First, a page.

The USF Institute for Research in Art, part of the USF College of The Arts and made up of Graphicstudio, the Contemporary Art Museum, and the Public Art program, is excited to announce the gift of a historic artwork by Robert Rauschenberg, among the most influential artists of the second half of the 20th century. The artwork was donated by Dr. Donald Saff, founder of Graphicstudio in 1968 and founding Dean of the College of The Arts at USF in 1971.
“The donation of this early and significant artwork by Robert Rauschenberg elevates the University’s art holdings,” Margaret Miller, Director of the Institute for Research in Art, stated regarding the gift. “Students and scholars will have access to study and research Scatole Personali. I am grateful to Dr. Donald Saff for this unique contribution. This major gift will contextualize the print and sculpture editions produced by Rauschenberg at Graphicstudio.”
Rauschenberg pushed the boundaries of printmaking while collaborating with Graphicstudio throughout his career, beginning with his Made in Tampa series of prints in 1972, which combined lithography, cyanotype, sepia print, and collage, and continuing through the realization of several works as part of the Rauschenberg Overseas Culture Interchange (ROCI) project. ROCI was Rauschenberg’s program of artistic exchange with countries around the world, for which Saff served as artistic director from 1984 to 1991.
“After reviewing requests from museums and collectors for the acquisition of the Scatole, I concluded that the extraordinary presence of Rauschenberg art at Graphicstudio and in the USF Collection would be enhanced if students could experience this pivotal work that segued Mr. Rauschenberg’s early art to his Combines that created a new paradigm in art,” Saff described of the decision to donate the work to the Institute for Research in Art. “Further, the global reach of the Institute for Research in Art and the appreciation consistently demonstrated by the academic and Tampa community would make many the beneficiaries of this iconic work. I am delighted with Scatole’s new home.”
Scatole Personali is part of a series of artworks created by Robert Rauschenberg in the early 1950s. The sculpture is a small wooden box containing beads, stones, fabric, soil, and the desiccated body of a winged insect, collected by Rauschenberg during travels in Italy and North Africa with fellow artist Cy Twombly. The Scatole Personali series of objects are exceedingly rare because Rauschenberg cast many of the sculptures into the Arno River, following the advice of a particularly harsh Italian critic amid the largely negative reception to their exhibition at the Galleria d’Arte Contemporanea in Florence in 1953. Rauschenberg carried only a few Scatole Personali with him back to the United States by plane.
The Scatole Personali artworks are significant because they prefigure Rauschenberg’s “Combines,” a prolific series of artworks from 1954-1964. Combines broke down the distinction between paintings and sculptures and marked a fundamental transformation of contemporary art.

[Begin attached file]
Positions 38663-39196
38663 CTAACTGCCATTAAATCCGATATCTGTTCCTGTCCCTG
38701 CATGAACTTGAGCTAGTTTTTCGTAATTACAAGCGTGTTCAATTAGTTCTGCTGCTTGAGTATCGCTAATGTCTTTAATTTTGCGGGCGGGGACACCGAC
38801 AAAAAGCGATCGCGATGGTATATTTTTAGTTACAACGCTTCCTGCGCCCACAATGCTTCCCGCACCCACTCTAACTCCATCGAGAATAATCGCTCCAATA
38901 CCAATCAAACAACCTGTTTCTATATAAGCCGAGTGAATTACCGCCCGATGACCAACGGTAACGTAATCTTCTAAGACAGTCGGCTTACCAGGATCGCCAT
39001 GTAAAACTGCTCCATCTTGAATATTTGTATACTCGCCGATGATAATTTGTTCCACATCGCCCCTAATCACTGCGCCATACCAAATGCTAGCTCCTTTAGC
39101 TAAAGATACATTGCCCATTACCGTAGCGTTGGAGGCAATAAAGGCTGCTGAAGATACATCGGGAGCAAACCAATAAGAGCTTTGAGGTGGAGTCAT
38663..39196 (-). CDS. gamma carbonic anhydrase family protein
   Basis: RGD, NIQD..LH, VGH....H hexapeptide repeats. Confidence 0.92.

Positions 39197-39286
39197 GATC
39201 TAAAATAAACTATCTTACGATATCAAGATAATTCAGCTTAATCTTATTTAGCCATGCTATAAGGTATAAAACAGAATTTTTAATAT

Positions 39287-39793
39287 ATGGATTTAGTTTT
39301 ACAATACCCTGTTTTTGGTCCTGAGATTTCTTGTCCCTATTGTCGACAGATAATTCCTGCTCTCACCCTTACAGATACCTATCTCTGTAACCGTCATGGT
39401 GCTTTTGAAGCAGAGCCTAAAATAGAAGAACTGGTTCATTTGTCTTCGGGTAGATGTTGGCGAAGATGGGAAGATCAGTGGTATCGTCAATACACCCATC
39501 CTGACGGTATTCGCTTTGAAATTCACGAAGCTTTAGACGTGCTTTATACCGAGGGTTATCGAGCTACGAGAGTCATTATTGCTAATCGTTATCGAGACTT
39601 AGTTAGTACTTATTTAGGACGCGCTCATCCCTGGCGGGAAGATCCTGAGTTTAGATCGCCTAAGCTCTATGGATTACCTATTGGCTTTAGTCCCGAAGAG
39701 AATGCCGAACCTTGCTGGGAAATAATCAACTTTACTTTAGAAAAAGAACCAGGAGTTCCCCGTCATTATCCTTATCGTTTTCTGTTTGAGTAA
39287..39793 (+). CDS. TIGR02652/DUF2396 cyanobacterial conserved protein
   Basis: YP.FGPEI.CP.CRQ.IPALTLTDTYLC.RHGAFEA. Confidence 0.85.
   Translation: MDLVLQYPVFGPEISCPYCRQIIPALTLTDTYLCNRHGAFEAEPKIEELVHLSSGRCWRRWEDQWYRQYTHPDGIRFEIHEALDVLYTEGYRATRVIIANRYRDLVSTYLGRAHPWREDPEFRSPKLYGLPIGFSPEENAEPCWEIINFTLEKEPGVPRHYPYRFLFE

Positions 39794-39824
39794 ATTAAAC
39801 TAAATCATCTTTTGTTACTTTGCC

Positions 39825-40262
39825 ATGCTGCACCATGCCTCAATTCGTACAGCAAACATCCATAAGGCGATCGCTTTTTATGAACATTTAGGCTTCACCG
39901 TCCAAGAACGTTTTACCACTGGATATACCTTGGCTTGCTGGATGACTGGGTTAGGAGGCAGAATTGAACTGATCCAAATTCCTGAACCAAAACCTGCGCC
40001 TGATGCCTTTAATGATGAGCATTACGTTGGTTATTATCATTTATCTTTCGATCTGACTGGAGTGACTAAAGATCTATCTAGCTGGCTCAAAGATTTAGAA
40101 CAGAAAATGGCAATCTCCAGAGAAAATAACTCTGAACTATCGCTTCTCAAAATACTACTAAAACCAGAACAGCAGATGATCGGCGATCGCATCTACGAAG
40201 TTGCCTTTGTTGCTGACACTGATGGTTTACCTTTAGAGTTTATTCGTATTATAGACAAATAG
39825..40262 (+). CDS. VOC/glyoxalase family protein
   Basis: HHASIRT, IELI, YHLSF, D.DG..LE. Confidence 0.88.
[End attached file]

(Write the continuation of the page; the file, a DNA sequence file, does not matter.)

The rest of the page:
Traveling to Italy and North Africa with artist Cy Twombly was a noteworthy event in both Rauschenberg’s artistic oeuvre and personal life. Scatole Personali is Italian for “personal box,” and in addition to being a crucial shift in Rauschenberg’s artworks, it also marks an important period in his personal life, coming after his separation from Susan Weil and before the start of his renowned romantic and artistic relationship with Jasper Johns in 1953.
At USF, Scatole Personali will be available to be studied by students, scholars, and researchers from around the world.
ABOUT THE INSTITUTE FOR RESEARCH IN ART
The USF Institute for Research in Art is the umbrella organization for the Contemporary Art Museum, Graphicstudio, and Public Art program. Part of the University of South Florida College of The Arts, the Institute for Research in Art is dedicated to an international artists’ residency program that brings to the University and Tampa Bay community today’s most accomplished and influential artists working in the international art arena. Exhibitions, collection development, publication of limited-edition graphics and sculpture multiples, commissioned public art works, interdisciplinary arts research, lectures, symposia, workshops and special events are designed to foster awareness about the role of contemporary artists in shaping our culture and society.
Participating artists represent the full and diverse spectrum of contemporary art practice including, but not limited to, painting, sculpture, photography, electronic media, and performance. The USF Collection is maintained by the USF Contemporary Art Museum and comprises over 5,000 contemporary artworks.